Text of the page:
The US government has said it is "disappointed" with UK government's decision not to proceed with the extradition of Gary McKinnon.
The decision on Tuesday finally brought to a close the decade-long saga over whether McKinnon, who suffers from Asperger's Syndrome, would be sent to the US to stand trial, after he had hacked into US government computers in 2002.
In response to the decision by home secretary Theresa May, the US Department of Justice (DoJ) said it had hoped she would follow the precedent set by previous governments.
"The US is disappointed by the UK home secretary's decision not to extradite Gary McKinnon, particularly given the past decisions of the UK courts and prior home secretaries that he should face trial in the US," it said.
"We note that the home secretary has described this case as exceptional and, thus, this decision does not set a precedent for future cases."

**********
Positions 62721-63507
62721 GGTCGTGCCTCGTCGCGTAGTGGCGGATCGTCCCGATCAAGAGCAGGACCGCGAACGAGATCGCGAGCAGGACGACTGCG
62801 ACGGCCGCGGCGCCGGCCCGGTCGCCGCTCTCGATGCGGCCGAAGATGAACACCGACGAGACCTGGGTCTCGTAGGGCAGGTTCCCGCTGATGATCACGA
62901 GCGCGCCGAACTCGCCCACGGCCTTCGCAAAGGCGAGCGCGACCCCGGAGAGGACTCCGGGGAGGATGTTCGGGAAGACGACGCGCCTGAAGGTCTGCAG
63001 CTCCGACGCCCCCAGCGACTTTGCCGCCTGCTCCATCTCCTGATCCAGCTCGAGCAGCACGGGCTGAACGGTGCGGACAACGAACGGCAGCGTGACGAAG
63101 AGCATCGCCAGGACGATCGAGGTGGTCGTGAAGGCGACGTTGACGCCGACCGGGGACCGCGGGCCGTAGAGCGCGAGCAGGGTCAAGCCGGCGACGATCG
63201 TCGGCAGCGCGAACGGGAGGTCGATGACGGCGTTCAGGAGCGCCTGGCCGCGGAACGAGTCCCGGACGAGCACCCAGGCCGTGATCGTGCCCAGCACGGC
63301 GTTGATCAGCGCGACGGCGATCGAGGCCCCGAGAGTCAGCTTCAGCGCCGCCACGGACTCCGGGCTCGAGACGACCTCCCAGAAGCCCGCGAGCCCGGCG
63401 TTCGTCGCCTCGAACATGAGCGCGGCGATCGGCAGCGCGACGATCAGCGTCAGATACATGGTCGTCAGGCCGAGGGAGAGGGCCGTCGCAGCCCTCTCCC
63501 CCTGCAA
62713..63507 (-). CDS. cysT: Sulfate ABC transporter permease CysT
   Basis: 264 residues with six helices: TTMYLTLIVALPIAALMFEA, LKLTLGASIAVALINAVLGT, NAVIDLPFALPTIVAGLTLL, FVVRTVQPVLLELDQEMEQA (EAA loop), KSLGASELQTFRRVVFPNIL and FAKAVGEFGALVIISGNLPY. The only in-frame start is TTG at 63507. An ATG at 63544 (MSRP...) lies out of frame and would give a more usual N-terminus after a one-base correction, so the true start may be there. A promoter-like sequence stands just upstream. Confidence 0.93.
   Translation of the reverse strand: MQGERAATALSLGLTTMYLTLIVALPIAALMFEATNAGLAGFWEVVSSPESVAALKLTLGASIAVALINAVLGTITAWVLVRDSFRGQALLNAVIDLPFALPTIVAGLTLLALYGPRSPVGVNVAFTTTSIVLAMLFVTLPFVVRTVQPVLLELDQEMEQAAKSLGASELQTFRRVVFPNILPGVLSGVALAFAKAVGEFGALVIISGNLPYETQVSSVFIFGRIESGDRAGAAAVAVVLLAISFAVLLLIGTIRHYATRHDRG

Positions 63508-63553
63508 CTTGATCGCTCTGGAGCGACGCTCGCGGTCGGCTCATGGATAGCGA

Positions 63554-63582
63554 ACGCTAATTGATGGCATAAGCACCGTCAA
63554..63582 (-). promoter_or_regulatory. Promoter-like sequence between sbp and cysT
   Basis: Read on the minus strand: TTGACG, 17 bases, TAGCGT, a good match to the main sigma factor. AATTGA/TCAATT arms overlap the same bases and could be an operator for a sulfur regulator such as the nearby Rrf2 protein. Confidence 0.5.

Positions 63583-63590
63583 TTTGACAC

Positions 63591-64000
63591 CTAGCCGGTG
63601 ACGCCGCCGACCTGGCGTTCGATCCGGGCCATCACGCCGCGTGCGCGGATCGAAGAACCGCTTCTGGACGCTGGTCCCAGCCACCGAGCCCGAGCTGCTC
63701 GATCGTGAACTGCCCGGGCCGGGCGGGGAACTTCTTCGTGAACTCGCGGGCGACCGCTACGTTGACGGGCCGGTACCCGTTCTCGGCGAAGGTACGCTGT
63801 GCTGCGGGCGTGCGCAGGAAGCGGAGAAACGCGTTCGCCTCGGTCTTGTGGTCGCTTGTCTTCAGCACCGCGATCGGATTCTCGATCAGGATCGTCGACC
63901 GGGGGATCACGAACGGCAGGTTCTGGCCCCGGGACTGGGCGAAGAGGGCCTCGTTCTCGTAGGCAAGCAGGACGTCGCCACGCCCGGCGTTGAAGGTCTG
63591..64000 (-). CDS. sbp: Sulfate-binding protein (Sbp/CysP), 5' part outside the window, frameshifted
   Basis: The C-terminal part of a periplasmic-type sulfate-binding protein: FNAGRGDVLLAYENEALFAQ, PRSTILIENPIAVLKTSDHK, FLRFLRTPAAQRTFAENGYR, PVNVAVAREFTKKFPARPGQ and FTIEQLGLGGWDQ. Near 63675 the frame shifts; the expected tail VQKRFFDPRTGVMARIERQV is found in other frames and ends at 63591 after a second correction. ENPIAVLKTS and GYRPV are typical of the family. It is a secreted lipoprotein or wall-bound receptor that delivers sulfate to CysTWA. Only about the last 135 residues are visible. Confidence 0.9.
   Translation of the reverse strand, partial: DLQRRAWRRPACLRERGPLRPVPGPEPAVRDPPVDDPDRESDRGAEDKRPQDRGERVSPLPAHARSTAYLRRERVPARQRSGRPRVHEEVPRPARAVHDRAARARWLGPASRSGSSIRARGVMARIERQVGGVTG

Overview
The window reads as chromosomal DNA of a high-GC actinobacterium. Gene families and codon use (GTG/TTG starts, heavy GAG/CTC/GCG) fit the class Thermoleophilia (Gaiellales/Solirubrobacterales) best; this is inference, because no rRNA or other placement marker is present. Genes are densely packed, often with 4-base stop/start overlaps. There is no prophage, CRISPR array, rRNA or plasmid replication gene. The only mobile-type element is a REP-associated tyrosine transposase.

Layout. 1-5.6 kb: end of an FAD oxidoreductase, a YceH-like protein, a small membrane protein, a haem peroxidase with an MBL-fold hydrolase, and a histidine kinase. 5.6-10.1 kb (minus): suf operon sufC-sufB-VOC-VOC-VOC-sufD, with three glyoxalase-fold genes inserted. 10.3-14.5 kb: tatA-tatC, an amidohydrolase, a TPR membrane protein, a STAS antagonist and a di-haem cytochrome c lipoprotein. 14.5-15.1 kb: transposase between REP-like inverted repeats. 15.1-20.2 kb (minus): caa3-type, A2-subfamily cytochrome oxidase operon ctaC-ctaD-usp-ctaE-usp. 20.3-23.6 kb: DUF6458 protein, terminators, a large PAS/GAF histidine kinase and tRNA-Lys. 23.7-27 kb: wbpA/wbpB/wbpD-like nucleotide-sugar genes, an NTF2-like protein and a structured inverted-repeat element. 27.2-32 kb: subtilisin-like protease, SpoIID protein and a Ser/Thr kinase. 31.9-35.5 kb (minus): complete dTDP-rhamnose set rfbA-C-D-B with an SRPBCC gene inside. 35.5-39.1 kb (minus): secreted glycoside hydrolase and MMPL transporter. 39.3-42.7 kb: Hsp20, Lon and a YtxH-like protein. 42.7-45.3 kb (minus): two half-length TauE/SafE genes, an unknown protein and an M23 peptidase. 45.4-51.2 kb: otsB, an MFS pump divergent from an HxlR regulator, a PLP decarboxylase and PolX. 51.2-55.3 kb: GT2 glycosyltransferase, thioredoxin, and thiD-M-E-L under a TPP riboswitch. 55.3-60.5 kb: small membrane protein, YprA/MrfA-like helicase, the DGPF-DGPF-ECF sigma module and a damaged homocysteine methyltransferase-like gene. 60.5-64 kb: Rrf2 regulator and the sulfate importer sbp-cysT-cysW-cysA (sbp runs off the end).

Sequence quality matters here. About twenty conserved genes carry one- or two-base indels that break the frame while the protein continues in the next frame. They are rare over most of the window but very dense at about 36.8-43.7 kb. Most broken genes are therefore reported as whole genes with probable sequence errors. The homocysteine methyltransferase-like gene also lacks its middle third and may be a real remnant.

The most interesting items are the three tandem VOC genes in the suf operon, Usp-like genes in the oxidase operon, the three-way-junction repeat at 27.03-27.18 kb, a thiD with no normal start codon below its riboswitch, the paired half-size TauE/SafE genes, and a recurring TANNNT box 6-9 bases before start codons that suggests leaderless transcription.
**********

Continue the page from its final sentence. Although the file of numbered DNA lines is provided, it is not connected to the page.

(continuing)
The DoJ also hinted that it hoped McKinnon would still be tried for his crimes in the UK.
"The home secretary has acknowledged that Mr McKinnon is accused of serious crimes and that the UK's director of public prosecutions will now consider whether Mr McKinnon has a case to answer in a UK court," it said.
McKinnon's mother Janis Sharp said on Tuesday that the family accepted the case may now be heard in the UK courts, but said that was all the family ever asked for, in order to avoid her son being sent to the US.
Sharp spoke tearfully on Tuesday at the relief she felt when the decision was made by May in the House of Commons, and thanked the numerous supporters who had rallied around her and her son during the 10-year campaign.
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